The blessed couple lived an ordinary life in an extraordinary way. At the center of their life was daily Eucharist as well as devotion to the Virgin Mary, to whom they prayed every evening with the Rosary. Their fidelity to the Gospel and their heroic virtues were verified in their life as spouses and parents.
Although their oldest daughter, Stefania, a Benedictine Nun, passed away before the ceremony, both of their sons, Fillipo and Cesare, who became priests, concelebrated the Beautification Mass; their sister, Enrica Beltrame Quattrocchi, declared venerable by Pope Francis on October 30, 2021, was also present. Enrica was the child doctors recommended aborting because of complications during the pregnancy; however, because of the parents’ choice for life, Enrica was born and went on to live a life full of charitable works following the example of her parents. In addition to both parents being members of the Franciscan Third Order, the Quattrocchi couple were instrumental in organizations such as Catholic Action, a large organization of Catholic laity in Italy; ASCI, the Italian Catholic scout association; and UNITALSI, an organization known for coordinating pilgrimages for the sick and disabled. In World War II, the Quattrocchi home sheltered Jewish refugees. Maria was a professor, a children's education and spirituality writer, and a Red Cross volunteer nurse. Luigi had a law degree, served on several banks' boards, and was an honorary deputy attorney general for Italy. Whatever challenges came their way, whether difficult pregnancies or political upheaval, they faced them as a married couple firmly rooted in their Catholic faith. Luigi died at 71 in 1951, and Maria died at 81 in 1965; their Memorial is November 25, their wedding anniversary.
St. Josemaría Escrivá de Balaguer is the founder of Opus Dei, a personal prelature of the Catholic Church composed primarily of laity and some priests dedicated to teaching the universal call to holiness – participation in ‘God’s Work’ as part of everyday life. The fruits of Opus Dei, coming from the works of over 77,000 members of more than 80 nationalities, are many, including the founding of schools, universities, educational outreach, and programs for the poor. As the Catholic Church’s only approved personal prelate, it is not uncommon to read and hear conflicting views on its operations and its founder. Josemaría needed perseverance to succeed in his mission and a couple of miracles along the way: one, when he was young, which led to the building of a Marian shrine at Torreciudad, Aragon, Spain, and the second, was a recovery from a 10-year battle with diabetes after an allergic reaction to a new form of insulin injection. In addition to being the patron saint of ordinary life, he is known as the Patron Saint for diabetic patients. Josemaría was born in 1902 and died in 1975. His canonization was in 2002 by St. Pope John Paul II; his feast day is June 26. He is well known for his writings, homilies, and speeches; many inspiring quotes come from them:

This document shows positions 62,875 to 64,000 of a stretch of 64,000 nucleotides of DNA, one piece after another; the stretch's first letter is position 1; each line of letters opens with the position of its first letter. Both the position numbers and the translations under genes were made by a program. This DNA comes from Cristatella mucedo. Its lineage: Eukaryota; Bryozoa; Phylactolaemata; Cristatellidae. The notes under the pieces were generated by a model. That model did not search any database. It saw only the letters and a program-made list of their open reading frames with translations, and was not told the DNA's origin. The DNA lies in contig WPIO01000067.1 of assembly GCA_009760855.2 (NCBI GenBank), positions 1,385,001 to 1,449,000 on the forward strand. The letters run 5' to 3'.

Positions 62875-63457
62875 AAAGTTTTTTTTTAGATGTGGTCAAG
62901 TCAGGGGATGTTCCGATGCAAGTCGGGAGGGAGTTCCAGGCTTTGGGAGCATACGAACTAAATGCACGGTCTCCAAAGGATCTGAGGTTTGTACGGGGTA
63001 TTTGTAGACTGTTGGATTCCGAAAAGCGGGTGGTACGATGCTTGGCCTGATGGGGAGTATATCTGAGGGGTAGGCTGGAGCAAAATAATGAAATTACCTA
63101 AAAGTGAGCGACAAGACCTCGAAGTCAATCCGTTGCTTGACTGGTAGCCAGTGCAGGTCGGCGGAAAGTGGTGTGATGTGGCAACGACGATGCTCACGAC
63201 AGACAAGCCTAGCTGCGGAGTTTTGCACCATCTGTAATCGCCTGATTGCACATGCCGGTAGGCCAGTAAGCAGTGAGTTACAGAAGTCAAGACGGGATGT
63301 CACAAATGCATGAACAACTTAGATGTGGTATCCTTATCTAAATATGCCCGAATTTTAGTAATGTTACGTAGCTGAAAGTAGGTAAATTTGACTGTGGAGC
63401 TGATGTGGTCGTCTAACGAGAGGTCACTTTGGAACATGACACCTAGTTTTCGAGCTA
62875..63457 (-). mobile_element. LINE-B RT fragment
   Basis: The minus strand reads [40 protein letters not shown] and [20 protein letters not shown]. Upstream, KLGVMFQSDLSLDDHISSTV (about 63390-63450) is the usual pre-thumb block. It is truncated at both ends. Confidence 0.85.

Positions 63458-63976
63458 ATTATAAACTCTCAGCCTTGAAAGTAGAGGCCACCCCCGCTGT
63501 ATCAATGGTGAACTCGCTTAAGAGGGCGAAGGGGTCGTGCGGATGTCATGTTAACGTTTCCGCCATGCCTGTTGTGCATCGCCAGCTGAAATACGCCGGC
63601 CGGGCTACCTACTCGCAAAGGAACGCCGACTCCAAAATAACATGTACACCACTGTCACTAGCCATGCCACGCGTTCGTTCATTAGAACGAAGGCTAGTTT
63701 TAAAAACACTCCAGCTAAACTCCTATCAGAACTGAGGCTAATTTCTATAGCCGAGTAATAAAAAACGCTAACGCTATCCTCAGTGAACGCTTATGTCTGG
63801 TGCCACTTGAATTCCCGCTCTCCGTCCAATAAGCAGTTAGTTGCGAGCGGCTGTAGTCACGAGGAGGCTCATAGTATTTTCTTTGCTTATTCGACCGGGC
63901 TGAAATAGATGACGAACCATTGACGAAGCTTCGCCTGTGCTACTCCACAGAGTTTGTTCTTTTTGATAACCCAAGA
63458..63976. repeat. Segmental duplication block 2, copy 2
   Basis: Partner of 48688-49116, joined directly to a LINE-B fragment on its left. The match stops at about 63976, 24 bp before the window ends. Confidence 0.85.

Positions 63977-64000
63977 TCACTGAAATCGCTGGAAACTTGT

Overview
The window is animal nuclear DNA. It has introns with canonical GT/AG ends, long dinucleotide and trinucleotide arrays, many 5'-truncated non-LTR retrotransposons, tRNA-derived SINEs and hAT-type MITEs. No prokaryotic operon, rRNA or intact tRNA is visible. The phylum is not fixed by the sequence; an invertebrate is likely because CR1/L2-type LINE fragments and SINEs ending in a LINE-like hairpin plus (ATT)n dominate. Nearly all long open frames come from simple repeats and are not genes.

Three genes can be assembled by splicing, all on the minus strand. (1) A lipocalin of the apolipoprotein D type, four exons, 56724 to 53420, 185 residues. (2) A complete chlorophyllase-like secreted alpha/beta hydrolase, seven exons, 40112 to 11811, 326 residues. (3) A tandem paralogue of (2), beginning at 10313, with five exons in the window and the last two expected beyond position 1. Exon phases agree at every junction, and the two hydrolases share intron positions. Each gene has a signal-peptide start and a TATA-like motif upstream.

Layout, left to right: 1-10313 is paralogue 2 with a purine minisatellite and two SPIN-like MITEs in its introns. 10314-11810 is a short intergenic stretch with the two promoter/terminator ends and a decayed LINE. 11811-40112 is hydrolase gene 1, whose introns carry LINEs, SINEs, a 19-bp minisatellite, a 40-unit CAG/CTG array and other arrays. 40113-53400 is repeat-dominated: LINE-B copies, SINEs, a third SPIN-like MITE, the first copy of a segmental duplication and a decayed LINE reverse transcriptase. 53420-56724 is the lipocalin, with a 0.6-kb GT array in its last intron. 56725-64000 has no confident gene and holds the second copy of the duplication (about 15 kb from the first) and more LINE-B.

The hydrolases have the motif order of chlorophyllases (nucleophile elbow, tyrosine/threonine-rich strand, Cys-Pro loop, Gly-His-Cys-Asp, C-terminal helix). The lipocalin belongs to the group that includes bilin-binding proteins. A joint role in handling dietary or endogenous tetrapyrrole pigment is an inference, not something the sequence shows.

I assure you, my children, that when a Christian carries out with love the most insignificant everyday action, that action overflows with the transcendence of God. That is why I have told you so often, and hammered away at it, that the Christian vocation consists in making heroic verse out of the prose of each day. Heaven and earth seem to merge, my children, on the horizon. But where they really meet is in your hearts, when you sanctify your everyday lives. (Homily, University of Navarra, Spain, October 1967)
Stay tuned for future articles as we explore more Patron Saints, or 'Saints-in-the-making' (in the process of canonization), as candidates for intercessory prayers for lay Catholics. To learn more about how to become heroic in your everyday life and join a community that will walk with you and support you in this endeavor, consider enrolling in the 2024 cohort of the Tepeyac Leadership Initiative.
And join us in prayer for the success of The Hour of the Laity: A Lay Catholic Conference (THL2023), November 2-5, Christ Cathedral, Orange County, CA. THL2023 is a national gathering for all lay Catholics who seek to grow as leaders to influence civil society with positive, healthy values grounded in truth and faith. It provides Catholic leadership formation to strengthen and enable the laity to become ambassadors of Christ in our day-to-day lives and the secular world! All experts, panelists, and keynotes are people who positively impact society and are sound examples of authentic Catholic leadership.
For those not able to attend in person, an online, remote personal retreat option is now available!
Click to register for THL2023 ONLINE!
We pray for continued growth in holiness and success in business ventures for all who attend in person and remotely! St. Homobonus, St. Joseph Moscati, Blesseds Luigi and Maria Quattrocchi, and St. Josemaria Escriva – pray for us!
The Patron Saints Series is sponsored by our friends at Catholic Prayer Cards.
Visit Our Sponsors!